Sanitation workers at health and economic risks as COVID-19 hits hard

 Sanitation workers at health and economic risks as COVID-19 hits hard

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By May 31st, there were 15,205 confirmed COVID-19 cases and 257 related deaths reported in Afghanistan. If Afghanistan’s Public Health Ministry figures are verified, it is safe to say that Afghanistan is headed towards another human and economic catastrophe. Unless serious containment measures are enforced and adhered throughout the country, the ministry anticipates that as many as 16 million Afghans will be infected, with over 110,000 deaths1, due to the coronavirus.

Restrictions and lockdown, taken as the main mitigation actions has led to people staying home, increasing unemployment and limited income sources, particularly for daily wagers. Facing similar challenges, Gul Babo, a sanitation worker, lost her employment as a result of COVID-19 in late March, 2020.

Gul Babo’s husband died eight years ago due to a kidney disease and ever since Gul Babo has been the only breadwinner for her children. She ensured her nine children were provided all essential survival needs through her salary.

“This new pandemic is devastating and has caused chaos all around the globe. Staying home is the only means of preventing the spread of COVID-19. But to me, this is not convenient. I have nine children to care for and feed. It is difficult to put food on the table every day after losing my job. This stressful situation scares me severely. I do not know when this will end and when we will start living a normal life like we did back in 2019.”

The COVID-19 pandemic had challenged government capacity to respond resiliently. All socio-economic activities have stopped. The economic system is paralyzed and the situation is getting worse day-by-day causing frustration and depression for the general public. Gul Babo says,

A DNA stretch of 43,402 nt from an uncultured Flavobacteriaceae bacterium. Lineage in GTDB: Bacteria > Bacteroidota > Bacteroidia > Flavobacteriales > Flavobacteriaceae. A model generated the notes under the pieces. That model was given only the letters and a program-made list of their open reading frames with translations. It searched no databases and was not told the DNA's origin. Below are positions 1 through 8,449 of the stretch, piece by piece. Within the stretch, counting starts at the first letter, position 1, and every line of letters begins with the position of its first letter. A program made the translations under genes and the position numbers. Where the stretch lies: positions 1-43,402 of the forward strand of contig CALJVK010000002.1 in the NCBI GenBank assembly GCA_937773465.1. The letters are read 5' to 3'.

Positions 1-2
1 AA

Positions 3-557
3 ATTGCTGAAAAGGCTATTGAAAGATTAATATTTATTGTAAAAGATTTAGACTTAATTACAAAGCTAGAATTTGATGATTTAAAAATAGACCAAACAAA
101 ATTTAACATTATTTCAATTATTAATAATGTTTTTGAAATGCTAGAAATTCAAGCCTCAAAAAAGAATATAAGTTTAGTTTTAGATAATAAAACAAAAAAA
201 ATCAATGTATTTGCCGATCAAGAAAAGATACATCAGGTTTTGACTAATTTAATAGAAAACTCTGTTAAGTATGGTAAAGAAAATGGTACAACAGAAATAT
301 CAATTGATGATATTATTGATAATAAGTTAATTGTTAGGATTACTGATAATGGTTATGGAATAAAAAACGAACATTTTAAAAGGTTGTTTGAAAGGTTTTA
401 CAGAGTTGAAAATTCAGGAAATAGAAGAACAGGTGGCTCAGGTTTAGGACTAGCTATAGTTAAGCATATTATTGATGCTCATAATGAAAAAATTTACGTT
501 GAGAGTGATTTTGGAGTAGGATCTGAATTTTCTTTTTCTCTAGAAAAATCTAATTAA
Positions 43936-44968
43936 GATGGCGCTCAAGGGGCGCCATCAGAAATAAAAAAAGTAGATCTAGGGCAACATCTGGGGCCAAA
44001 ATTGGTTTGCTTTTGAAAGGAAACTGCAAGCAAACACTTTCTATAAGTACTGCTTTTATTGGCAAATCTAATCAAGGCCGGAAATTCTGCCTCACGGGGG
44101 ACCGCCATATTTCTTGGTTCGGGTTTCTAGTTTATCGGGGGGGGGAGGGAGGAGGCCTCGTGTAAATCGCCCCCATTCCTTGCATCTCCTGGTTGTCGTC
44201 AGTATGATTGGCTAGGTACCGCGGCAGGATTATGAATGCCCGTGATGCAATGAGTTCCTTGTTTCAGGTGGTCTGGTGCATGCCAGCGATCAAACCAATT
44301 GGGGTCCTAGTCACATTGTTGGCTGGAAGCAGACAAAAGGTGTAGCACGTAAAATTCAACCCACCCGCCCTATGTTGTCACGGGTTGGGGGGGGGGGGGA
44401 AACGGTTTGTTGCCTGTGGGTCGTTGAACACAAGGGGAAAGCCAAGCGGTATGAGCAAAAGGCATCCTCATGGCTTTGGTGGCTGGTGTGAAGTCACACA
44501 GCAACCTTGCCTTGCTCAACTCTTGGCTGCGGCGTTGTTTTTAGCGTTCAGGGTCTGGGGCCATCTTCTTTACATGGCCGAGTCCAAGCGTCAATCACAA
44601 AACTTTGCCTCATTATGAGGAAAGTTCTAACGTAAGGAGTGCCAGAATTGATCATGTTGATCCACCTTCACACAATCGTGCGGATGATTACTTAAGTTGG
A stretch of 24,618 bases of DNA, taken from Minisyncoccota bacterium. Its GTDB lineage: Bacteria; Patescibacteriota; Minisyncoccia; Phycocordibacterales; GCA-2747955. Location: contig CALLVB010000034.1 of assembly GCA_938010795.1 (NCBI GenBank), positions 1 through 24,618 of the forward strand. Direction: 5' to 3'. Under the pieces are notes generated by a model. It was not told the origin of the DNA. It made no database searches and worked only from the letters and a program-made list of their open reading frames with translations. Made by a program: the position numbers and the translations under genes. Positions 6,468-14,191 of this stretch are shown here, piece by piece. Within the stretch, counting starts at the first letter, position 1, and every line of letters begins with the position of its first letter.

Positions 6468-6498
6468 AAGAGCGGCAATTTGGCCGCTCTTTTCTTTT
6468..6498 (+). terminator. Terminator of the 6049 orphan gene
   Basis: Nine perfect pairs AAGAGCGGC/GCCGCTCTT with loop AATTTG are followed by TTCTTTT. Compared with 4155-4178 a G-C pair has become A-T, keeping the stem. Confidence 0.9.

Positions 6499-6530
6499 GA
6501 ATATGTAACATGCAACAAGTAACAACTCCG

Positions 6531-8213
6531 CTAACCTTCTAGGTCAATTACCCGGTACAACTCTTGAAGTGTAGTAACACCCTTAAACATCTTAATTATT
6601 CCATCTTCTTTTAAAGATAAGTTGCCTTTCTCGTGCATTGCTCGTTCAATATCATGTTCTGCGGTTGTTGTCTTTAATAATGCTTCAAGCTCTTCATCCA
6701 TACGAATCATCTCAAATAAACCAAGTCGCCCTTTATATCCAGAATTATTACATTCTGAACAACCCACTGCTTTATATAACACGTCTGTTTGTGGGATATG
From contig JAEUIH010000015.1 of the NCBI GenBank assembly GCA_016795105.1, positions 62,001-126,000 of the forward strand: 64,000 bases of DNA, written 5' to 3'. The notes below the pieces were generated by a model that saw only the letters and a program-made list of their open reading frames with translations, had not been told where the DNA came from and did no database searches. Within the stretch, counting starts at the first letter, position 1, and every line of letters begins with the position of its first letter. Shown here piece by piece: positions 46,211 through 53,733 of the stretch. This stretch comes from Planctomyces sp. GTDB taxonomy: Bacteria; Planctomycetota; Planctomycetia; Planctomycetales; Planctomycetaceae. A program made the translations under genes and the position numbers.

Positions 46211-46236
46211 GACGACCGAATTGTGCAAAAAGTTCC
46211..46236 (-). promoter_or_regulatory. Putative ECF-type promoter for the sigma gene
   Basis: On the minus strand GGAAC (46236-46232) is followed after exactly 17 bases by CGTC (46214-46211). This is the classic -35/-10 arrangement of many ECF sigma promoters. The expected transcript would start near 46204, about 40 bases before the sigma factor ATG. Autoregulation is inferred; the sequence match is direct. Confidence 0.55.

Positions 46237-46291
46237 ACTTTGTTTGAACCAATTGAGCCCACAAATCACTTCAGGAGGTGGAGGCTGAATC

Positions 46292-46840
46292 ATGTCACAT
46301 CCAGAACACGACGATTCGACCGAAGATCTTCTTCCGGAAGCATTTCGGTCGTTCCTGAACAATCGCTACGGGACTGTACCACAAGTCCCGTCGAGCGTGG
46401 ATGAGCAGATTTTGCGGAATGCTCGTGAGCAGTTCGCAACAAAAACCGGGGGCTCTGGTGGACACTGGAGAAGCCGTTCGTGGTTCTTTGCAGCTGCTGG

“My family will suffer extreme starvation if I do not find work soon. I also do not have any access to protective gear such as masks or gloves.”

Gul Babo lived with her children and mother in a compact rented house in Nanagarhar Province. After she lost her job, she could not afford the rent and had to leave her house and shift into her mother’s home which is quite small and has very limited living space for a family as big as hers.

Gul Babo’s youngest son suffers from a physical disability so she spends more time taking care of him these days. For Gul Babo, just putting food on the table has become difficult and is her only priority ever since she lost her job.  It has become very difficult to make ends meet for Gul Babo and her family these days.

While the government has used all practicable options to raise general knowledge and restrict the impact of the pandemic, the general public still does not follow government and healthy advisory since literacy rate is low in the country. In the meanwhile, the poorest people and hourly wage employees are desperate to find any kind of work to earn some income to bring home and purchase food to feed their families.

People like Gul Babo are more vulnerable to the socio-economic impact of the COVID-19 since they have lost jobs, their homes and falling towards food insecurity. In case of Gul Babo, she had no other choice but to leave her rented house. Gul Babo says,

“I have no other option but to live in the little space we have. I know it increases the risk of spreading the virus since we are living in such close proximity but I am helpless. My elderly mother is also at risk with me because we all live in the same living place without following social distancing rules.”

[1] Ministry of Public Health Afghanistan: